Made in America

Think Outside of the Box with the Cubing Method

Writing isn’t always easy. Sometimes you can write for hours, and other times it’s a struggle to get started. However, rather than giving up, there are ways to keep your productivity flowing, including some pre-writing techniques.

In fact, today we are going to discuss one pre-writing technique in particular – cubing!

This writing method pushes a writer to think and re-think a topic, which, in turn, allows for better exploration of the various layers of the subject at hand.

As we all know, a cube has six sides – a top, a bottom, and the four sides around the center. Now, if you were to describe a cube to someone who could not see it, you would want to discuss each individual side of the object. As you move from side to side, your perspective will change as you write about the six faces.

To begin the pre-writing method of cubing, you’ll have to select a topic, which symbolizes as the cube as a whole. The topic can either be an issue, idea, event, problem, person or scene, for example.

Next, you’ll want to write the topic at the top of your page so that you can stay focused on that one specific idea.

Now it’s time to start the cubing process

1. Describe – The first thing you’ll want to do is to physically describe your topic. Ask yourself questions that will make you think of the characteristics that make this topic unique.

2. Compare – In this step you will want to delve into what this topic is similar to and different from in the external environment of your book.

3. Associate – What does the topic at hand make you think? What can it be related to? How could this topic connect to other related topics or issues? These are just a few of the questions you can ask yourself as you brainstorm. Creativity is welcome, so write down everything that comes to mind, no matter how crazy it may seem.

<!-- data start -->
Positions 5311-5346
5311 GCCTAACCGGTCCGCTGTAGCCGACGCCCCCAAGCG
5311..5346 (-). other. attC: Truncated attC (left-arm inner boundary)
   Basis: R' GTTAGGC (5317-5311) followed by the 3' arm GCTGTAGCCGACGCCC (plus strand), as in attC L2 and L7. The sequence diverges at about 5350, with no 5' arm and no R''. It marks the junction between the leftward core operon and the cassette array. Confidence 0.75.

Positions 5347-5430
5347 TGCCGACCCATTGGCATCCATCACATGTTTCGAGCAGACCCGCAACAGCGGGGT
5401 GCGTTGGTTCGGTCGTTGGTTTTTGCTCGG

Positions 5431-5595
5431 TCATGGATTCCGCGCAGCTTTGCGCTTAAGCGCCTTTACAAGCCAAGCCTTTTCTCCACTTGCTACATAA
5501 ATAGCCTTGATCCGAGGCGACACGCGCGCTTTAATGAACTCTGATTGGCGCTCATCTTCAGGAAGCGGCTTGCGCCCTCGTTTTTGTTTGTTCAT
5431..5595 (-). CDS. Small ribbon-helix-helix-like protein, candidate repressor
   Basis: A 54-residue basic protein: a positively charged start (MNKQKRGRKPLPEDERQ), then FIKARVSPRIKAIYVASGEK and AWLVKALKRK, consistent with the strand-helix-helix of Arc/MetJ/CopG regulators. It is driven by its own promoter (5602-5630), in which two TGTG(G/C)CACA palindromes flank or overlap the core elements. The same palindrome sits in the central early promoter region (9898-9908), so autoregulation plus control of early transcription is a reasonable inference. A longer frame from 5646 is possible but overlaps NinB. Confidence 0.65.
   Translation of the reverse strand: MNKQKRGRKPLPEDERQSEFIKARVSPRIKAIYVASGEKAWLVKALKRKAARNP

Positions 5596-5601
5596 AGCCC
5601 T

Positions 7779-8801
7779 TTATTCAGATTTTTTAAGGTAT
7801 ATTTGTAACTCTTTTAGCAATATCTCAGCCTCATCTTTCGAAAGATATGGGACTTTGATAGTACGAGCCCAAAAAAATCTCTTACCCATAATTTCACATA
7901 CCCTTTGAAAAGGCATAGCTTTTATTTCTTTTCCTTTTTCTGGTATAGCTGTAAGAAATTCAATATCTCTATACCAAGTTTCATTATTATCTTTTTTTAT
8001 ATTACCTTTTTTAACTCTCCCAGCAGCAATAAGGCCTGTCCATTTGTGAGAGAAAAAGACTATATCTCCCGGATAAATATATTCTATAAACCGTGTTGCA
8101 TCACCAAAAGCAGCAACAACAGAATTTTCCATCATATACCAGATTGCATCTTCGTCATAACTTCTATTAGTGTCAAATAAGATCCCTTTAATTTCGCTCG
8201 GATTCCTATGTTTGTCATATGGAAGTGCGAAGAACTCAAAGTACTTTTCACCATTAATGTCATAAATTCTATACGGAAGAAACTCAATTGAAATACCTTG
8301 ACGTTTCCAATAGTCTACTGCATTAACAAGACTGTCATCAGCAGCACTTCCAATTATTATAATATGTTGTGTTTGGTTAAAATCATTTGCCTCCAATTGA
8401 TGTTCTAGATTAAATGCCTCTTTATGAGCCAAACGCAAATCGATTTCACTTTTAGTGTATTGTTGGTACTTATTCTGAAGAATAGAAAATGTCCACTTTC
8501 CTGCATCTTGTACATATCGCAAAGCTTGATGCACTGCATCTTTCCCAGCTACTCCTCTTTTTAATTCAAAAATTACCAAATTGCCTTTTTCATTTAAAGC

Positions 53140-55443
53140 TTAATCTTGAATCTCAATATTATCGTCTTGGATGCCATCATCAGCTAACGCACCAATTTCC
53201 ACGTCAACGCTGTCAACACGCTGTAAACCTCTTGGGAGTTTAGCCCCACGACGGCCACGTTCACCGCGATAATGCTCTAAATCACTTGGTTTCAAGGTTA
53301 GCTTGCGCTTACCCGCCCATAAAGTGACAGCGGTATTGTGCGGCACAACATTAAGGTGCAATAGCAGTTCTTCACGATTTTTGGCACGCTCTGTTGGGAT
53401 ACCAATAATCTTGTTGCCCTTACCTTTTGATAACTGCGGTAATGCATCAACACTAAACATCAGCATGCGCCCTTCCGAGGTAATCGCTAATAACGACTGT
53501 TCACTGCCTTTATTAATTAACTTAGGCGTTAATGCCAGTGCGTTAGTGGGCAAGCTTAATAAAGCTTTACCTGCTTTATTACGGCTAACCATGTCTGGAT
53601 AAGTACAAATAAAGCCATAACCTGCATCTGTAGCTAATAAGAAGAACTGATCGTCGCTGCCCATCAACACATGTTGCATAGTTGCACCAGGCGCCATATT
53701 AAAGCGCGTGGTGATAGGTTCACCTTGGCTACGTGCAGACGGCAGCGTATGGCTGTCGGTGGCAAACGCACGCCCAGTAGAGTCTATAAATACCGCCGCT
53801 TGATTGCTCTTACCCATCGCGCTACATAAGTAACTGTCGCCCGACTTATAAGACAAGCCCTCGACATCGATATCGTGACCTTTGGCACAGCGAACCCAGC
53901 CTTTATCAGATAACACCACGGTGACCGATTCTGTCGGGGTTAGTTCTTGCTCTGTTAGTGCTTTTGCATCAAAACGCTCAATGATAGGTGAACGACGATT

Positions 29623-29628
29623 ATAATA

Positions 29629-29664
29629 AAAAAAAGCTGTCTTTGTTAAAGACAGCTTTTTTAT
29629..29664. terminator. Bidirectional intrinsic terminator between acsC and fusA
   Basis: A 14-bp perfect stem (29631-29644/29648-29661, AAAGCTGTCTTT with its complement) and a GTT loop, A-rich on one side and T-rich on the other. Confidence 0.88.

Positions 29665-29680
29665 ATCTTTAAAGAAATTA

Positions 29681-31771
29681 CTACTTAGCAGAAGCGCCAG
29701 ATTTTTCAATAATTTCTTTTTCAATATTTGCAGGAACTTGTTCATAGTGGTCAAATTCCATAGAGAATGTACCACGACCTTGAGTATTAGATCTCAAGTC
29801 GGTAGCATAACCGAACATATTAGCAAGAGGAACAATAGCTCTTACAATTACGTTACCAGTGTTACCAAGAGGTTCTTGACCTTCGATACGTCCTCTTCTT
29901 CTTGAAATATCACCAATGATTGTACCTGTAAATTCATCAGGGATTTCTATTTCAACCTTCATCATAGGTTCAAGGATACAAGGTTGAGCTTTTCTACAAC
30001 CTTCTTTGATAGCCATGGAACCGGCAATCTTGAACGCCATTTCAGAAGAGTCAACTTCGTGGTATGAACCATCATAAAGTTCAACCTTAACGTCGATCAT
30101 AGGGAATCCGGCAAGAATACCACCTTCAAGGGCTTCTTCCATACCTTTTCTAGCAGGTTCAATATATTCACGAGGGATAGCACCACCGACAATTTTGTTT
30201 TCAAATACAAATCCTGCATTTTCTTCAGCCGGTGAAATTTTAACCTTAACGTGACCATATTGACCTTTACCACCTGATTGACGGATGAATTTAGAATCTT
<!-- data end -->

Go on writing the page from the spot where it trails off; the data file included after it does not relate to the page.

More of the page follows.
4. Analyze – Ask yourself what smaller parts make up the overarching topic. By looking at the pieces of the puzzle individually, you’ll have a better chance at envisioning what they will look like when they are put together.

5. Apply – At this point, you’ll want to take a better look at your topic and decide where this idea can take you. What purpose does this topic serve?

6. Argue ­– Just like a lawyer in a courtroom; defend your position of supporting or not supporting the topic. Record your reasoning as to why the topic works or doesn’t work.

Once you’ve worked your way through the six-step cubing process, you’ll want to take a look at your responses to see if there is a pattern that comes to the surface. Note the powerful or interesting points that stick out to you, expand on those ideas and before you know it you’ll be right back to writing!

In the end, cubing will challenge you as a writer to not take a topic for its face value, but rather to examine each of the six different perspectives of an idea. It might even prove just the kickstart you need to get the words flowing again.

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